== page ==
Here is a Major League Soccer trivial pursuit question: who is the first player to score the first goal ever at Red Bull Arena in Harrison, N.J., in both an unofficial friendly and official regular season match?
No, the answer is not Thierry Henry, Tim Cahill or Juan Pablo Angel. The answer can be found somewhat farther away from goal, hustling up and down the left touch-line. It’s the pointy nose winger from the nation whose population is less than two million inhabitants, Joel Lindpere.
Before Lindpere, another left two-way winger graced the ugly turf of Giants Stadium. That, of course, was the great Dutch wizard, Dave Van Den Bergh. After his unceremonious and sudden departure, the void of an industrious, hard-working, yet technically skilled, outside midfielder appeared in the hearts of many New York Red Bull supporters.
A significant signing before the 2010 season occurred with a brief press release. The General Manager and Sporting Director at the time, Erik Soler, most likely had not foreseen the impact his new player would have, despite his extensive scouting network in Scandinavia. “Joel is an experienced midfielder who can play in many different positions,” said Soler. “We have watched him play for a long period of time and we are confident that he will be able to adjust to the MLS game.”
Then, in 2010, the inaugural game at the Arena had the team facing off against Brazilian powerhouse Santos, which included a relatively unknown Neymar. In front of a sold-out crowd, Lindpere lined up a free-kick opportunity just outside the box and struck the Adidas Jabulani low and hard into the wall. The ball ricocheted back to the debutante for him to rifle back into the net, past a motionless goalkeeper. History was made.
“[…] we are confident that he will be able to adjust to the MLS game.”
Soler probably never said a truer statement in his life. A week later, history repeated itself. Against the Chicago Fire, in the first ever league match at Red Bull Arena, Lindpere struck. Another rebound fell to the Estonian at the edge of the box. This time, with his weaker right foot, he unleashed a looping volley over the Fire goalkeeper that sailed into the top left corner. A replacement, two-way hero had arrived.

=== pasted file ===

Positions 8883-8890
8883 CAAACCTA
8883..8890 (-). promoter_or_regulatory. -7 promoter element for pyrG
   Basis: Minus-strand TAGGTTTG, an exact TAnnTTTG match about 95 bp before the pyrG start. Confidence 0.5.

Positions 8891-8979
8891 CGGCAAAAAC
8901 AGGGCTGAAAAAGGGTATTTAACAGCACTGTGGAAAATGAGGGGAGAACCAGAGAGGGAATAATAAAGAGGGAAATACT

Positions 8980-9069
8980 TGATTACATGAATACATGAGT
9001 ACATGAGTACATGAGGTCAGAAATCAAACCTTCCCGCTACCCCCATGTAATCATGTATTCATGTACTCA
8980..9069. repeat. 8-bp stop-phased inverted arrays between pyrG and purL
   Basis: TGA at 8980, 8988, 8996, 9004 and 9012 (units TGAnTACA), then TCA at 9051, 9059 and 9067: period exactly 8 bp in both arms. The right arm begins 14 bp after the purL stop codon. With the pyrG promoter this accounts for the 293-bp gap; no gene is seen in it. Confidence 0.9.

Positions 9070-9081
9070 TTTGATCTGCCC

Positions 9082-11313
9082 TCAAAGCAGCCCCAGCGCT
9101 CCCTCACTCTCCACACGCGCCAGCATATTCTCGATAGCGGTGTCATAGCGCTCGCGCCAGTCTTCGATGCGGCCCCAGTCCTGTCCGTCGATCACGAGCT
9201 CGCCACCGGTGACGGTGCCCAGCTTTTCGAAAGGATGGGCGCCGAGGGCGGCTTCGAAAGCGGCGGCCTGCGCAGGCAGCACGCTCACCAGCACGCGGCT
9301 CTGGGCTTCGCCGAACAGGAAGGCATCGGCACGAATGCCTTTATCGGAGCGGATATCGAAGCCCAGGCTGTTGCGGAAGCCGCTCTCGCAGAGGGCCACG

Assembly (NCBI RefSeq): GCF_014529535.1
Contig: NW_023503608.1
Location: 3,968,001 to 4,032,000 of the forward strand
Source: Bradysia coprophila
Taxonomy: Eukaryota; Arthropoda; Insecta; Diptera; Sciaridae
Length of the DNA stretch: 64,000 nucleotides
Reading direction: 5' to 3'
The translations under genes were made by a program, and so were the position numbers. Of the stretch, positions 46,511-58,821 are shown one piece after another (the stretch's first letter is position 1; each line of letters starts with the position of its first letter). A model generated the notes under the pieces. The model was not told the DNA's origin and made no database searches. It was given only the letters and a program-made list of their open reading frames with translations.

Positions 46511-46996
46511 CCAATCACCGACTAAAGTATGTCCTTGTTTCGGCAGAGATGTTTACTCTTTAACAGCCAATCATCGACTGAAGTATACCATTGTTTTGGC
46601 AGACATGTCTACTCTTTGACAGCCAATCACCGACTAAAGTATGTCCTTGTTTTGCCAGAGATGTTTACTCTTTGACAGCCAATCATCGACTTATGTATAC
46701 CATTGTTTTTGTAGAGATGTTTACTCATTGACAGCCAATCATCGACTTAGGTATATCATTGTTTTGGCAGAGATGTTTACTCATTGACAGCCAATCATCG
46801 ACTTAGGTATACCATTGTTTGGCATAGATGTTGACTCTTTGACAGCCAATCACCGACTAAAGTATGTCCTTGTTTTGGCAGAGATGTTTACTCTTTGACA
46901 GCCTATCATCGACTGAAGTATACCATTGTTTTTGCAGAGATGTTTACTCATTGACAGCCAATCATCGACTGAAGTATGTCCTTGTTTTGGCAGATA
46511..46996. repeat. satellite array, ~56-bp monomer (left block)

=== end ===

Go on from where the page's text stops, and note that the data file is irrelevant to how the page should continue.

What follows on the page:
A two-way winger usually earns that title because they are not accustomed to the outside midfield positions. Most likely, they are naturally central players, who, because of their dedication and hard work, are shifted wide left or right to provide another shield to the side’s defensive shape. What is lacked by a more attack-minded individual, is compensated by additional coverage protecting the goal. The fact that these players are capable of contributing anything offensively, especially by means of goals and assists, is an added bonus.
Like Johnny Steele and Eric Alexander in 2013, Lindpere and Van Den Bergh essentially became these surprise perks. Seen as safer options, they all consistently (sometimes inconsistently *cough, cough* Eric Alexander) scored and set-up goals to relieve pressure off the stars like Angel, Henry and Cahill.
Lindpere is gone now. For most, he is nothing more than an answer on a trivia question between fanatics dueling with their knowledge for superiority. However, for those who become nostalgic toward his time in New York (and try to forget his final year in Chicago), the stocky Estonian provided countless, imaginative moments where one was left asking, “How did he do that?”